Yet another UDFA, Dunbar is a product of the University of Houston. He appeared in 51 games there and pulled down some spectacular numbers: 180 receptions for 2,430 yards and 11 TDs, and 3 kickoff returns for an additional 51 yards.

If I almost felt bad for Burbridge, I definitely feel bad for Dunbar. Despite his talent, his college performance, and his potential, he is up against competition that has everything he has and, in many cases, more experience at it. It’s a plight of UDFAs everywhere, but I do hope Dunbar finds a place to play somewhere.

I peg his odds of making the team at…15%. Sorry, Steven.


Pierre Garcon

The senior member of the receiving squad, Garcon was drafted back in 2008 and has hung his hat in Indianapolis and Washington in addition to Santa Clara. Let’s just make quick work of his accolades:

  • 2009: 47 receptions, 765 yards, 4 TDs
  • 2010: 67 receptions, 784 yards, 6 TDs
  • 2011: 70 receptions, 947 yards, 6 TDs
  • 2012: broke the Redskins’ all-time franchise record for receptions in a single season
  • 2013: 113 receptions, 1,346 yards, 5 TDs*
  • 2014: voted the 80th best player (overall) in the league by his peers on the NFL Network’s Top 100 Players
  • 2015: 77 receptions, 847 yards, 6 TDs

*That 2013 season, Garcon was being coached by a bright, young chap named Kyle Shanahan. You’ll note it’s his best season so far.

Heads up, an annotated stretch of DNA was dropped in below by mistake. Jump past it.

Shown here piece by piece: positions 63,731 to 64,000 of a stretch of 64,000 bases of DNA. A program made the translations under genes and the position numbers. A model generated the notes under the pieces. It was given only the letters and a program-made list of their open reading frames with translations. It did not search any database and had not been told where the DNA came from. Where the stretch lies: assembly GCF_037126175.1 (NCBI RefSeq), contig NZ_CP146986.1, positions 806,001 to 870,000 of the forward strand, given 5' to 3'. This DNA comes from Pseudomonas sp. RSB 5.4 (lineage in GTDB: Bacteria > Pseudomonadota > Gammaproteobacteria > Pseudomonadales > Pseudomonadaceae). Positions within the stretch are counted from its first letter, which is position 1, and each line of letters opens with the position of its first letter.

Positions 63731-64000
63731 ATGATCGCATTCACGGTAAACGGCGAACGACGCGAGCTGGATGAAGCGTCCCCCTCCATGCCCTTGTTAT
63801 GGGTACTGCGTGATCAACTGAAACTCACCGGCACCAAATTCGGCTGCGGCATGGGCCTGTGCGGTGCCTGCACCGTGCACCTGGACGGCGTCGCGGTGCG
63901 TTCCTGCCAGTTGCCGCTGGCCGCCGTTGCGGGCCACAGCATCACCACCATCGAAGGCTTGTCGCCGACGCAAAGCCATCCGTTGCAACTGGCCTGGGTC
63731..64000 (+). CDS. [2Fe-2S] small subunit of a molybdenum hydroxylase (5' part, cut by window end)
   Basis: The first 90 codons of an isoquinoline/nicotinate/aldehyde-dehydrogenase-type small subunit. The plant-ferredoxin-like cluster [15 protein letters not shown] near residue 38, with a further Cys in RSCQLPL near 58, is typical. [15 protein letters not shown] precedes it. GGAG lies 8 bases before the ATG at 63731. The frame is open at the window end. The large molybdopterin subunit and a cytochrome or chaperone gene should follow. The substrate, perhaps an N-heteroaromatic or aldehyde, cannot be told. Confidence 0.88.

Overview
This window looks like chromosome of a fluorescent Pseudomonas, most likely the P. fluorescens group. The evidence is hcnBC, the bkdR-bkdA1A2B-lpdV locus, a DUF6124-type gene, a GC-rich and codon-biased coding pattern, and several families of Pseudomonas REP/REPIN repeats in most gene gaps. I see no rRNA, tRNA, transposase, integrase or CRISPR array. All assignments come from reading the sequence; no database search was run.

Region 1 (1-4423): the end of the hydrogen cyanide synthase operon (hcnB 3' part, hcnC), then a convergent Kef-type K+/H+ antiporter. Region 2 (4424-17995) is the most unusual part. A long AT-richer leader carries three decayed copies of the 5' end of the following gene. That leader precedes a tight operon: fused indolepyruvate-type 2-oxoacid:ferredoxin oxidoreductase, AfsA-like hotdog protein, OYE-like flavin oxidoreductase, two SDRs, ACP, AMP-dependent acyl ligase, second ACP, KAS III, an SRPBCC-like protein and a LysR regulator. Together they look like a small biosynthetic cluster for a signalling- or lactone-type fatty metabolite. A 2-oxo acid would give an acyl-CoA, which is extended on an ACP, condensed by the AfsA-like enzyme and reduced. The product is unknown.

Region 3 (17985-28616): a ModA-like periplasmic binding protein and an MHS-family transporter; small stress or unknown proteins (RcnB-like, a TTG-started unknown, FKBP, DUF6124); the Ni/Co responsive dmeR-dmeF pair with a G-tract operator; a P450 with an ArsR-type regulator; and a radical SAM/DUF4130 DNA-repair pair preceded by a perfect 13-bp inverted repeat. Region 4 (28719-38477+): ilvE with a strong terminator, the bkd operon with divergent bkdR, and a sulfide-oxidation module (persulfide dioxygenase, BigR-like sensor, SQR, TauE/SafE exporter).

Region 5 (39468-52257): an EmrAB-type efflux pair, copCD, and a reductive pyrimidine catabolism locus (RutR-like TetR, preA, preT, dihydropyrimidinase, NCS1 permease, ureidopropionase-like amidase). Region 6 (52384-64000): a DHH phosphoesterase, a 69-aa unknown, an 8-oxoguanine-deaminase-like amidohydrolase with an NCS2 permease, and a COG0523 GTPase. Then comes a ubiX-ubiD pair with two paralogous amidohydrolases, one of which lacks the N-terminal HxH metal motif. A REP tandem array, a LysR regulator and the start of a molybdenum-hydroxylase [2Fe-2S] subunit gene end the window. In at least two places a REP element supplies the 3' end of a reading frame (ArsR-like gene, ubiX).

Garcon was doing great in the first half of last season as well: 40 receptions for 500 yards before he went on IR. Close your eyes and imagine, for a second, what he could have done catching passes from Jimmy Garoppolo. Now open your eyes…it’s going to happen.

Some people have opined that Garcon can’t keep himself healthy or that he won’t be able to withstand the competition from people like Dante Pettis. Bull. Garcon’s physical abilities (by and large) aren’t a concern, he hasn’t been plagued by injuries more than the average NFL player, and he has been beating out competition for years.

My only concern about Garcon is his age. He will be 32 when the new season begins, and no one goes on forever in sports (especially in the NFL). No one really knows how many more good seasons he has left, but I’m willing to wager that his best one might be ahead of him.

Garcon is a lock to make the roster. ‘Nuff said.


Marquise Goodwin

Let me start off by saying that I am heavily biased in favor of this guy. Not just because he is faster than most speeding bullets; not just because he has come back from injuries; not just because he endured the loss of both a parent and a child in the span of a month last season but still insisted on playing.